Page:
Hear me, O God, as my complaint I voice; From threat of enemies protect my life. Hide me from every plot of wickedness And from the rage of evildoers’ strife.
They whet their tongues until they are like swords, Their bitter words like deadly arrows aim. They shoot in secret at the innocent, And suddenly attack him without shame.
They spur each other on to evil deeds; Their snares they cover, saying, “Who will see? We surely have devised a perfect plan.” How cunning human minds and hearts can be!
But with sharp arrows God will shoot at them, And suddenly they’ll be struck down and slain. So, using their own words, he ruins them And all who see will treat them with disdain.
All people then will fear and will proclaim The works of God and think upon his ways. Let righteous people glory in the LORD! He shelters them; so let them give him praise.
‘Sticks and stones may break my bones but names will never hurt me.’ Apart from when they do.
Now, as in the ancient world, words can have great power. Labels we carry from childhood, whether attached by family or teachers, can haunt us throughout our lives. They can become who we see ourselves as. They can be a filter through which every other word of praise or insult can be attenuated or amplified. They can cast a shadow that can be hard for others, and ourselves, to truly be aware of.
We can also apply such labels to other people without being aware of it. We build up a set of assumptions throughout our lives and place different people in our defined categories. This can be from a first impression, long, hard experience, or from what other people have told us. These are the lenses through which we look out on the world. They save us the effort of thinking about everything, disturbing our plans, and changing our attitudes.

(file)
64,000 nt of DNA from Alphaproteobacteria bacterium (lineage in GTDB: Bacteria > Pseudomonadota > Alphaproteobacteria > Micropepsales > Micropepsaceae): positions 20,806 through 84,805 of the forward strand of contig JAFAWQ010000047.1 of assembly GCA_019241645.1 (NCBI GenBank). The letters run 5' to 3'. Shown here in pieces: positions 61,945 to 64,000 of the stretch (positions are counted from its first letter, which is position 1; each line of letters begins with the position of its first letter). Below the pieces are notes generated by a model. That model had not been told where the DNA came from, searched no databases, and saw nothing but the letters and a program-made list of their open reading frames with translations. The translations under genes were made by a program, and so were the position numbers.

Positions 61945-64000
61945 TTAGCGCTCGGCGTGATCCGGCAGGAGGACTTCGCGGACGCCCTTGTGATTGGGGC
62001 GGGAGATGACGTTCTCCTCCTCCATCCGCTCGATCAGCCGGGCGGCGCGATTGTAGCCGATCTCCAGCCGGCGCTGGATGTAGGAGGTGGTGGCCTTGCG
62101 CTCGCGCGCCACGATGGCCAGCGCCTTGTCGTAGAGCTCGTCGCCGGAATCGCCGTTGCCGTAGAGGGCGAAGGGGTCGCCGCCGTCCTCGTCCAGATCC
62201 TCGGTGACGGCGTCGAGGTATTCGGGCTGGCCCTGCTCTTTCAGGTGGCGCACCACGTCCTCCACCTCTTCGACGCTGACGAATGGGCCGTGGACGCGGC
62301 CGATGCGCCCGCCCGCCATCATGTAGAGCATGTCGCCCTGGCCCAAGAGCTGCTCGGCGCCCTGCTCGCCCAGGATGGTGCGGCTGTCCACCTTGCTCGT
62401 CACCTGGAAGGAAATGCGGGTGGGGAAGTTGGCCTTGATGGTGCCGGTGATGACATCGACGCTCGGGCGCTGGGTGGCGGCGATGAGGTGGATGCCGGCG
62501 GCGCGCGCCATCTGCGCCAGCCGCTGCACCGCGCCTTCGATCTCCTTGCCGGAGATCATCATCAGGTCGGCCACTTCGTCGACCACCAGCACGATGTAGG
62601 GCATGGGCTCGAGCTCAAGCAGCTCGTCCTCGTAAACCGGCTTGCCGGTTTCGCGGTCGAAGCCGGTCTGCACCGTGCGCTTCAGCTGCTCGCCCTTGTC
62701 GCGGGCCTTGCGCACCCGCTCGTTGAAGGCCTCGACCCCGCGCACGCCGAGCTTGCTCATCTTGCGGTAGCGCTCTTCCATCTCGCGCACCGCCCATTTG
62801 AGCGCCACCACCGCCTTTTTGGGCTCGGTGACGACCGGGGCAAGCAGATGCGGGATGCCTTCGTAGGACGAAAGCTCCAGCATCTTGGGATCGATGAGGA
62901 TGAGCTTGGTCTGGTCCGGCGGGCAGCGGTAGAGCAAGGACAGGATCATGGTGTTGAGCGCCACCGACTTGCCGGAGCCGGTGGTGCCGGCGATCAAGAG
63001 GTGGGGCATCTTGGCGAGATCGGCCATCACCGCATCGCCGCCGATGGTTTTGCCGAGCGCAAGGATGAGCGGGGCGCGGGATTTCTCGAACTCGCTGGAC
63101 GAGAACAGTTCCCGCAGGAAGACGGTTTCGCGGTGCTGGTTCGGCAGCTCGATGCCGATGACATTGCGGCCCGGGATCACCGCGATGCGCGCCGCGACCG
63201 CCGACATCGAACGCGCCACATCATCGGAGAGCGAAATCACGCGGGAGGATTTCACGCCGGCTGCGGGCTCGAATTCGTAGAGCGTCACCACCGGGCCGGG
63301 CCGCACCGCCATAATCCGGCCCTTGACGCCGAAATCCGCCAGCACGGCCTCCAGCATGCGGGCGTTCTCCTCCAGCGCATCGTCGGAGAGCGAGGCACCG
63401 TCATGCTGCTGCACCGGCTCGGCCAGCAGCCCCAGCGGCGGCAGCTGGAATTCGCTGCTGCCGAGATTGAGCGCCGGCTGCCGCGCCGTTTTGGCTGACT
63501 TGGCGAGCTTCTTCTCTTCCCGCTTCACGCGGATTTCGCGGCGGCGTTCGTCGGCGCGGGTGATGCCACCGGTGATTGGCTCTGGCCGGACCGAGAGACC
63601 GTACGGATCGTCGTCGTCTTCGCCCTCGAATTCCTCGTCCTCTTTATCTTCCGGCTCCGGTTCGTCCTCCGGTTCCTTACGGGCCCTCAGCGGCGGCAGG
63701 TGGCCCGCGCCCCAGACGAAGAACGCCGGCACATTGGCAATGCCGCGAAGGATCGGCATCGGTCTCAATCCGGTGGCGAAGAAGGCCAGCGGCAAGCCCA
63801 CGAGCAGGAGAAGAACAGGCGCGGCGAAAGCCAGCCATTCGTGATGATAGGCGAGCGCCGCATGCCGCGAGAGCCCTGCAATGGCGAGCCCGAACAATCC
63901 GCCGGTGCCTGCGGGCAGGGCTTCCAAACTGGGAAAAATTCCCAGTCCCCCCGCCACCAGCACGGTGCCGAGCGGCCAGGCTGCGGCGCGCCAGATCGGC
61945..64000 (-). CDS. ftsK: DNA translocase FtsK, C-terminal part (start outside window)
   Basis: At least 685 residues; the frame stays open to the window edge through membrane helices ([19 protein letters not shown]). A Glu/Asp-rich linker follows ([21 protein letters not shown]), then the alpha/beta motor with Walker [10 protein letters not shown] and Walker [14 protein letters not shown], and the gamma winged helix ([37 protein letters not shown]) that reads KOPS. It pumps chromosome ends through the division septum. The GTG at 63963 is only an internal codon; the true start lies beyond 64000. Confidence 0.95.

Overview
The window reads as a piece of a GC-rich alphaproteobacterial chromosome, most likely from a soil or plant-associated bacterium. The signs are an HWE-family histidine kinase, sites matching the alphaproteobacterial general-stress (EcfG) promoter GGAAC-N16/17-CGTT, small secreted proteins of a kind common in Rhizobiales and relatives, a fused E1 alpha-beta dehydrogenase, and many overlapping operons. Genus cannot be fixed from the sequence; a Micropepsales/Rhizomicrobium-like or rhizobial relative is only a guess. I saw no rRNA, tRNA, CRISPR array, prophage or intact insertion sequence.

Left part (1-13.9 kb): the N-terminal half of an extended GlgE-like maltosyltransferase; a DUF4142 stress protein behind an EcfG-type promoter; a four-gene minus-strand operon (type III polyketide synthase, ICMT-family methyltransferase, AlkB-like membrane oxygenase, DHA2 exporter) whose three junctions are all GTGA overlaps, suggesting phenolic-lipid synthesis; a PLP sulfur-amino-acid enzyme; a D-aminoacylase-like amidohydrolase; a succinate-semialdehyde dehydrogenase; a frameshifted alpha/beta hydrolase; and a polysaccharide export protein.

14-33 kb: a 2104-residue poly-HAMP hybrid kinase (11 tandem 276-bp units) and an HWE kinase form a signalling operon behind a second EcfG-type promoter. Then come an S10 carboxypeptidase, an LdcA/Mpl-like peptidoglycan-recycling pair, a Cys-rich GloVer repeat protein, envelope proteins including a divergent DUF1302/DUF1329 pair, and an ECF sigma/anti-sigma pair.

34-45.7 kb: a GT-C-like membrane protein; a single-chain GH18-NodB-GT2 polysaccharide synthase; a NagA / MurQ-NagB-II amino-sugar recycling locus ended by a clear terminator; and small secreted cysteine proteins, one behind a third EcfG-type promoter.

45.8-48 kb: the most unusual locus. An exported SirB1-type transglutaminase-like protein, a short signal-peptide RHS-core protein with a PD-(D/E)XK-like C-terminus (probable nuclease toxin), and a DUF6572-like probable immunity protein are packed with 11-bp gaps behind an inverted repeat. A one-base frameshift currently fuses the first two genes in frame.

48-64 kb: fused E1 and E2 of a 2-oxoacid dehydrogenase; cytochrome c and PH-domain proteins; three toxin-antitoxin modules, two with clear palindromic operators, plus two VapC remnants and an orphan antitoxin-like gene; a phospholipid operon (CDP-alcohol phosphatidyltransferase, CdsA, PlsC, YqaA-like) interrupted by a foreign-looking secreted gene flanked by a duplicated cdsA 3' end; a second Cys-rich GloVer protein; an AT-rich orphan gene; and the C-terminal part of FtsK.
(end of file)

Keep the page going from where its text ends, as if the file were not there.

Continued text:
We need to be challenged to re-evaluate our responses or assumptions from time to time. To think about why we reacted in such a way, felt a certain emotion, or had a particular thought. We can’t do it all the time, or we’d never get anything done. But perhaps when our response surprises us it deserves to be reflected upon?
Listening God, hear my fears; embrace my anxieties. I give thanks: for when the right words come to me in reply; for when a stranger challenged the mob; for when in the heat of conflict, a word or gesture defused the situation; for the relief when an adversary scuttled away to the sound of laughter. Remind me that I am your beloved child and bear your image. Assure me that I am loved and valued. Help me to listen for your words and rest in your embrace. Amen
The Rev’d David Coaker, minister of Grays URC and a chaplain to the Moderators of General Assembly.
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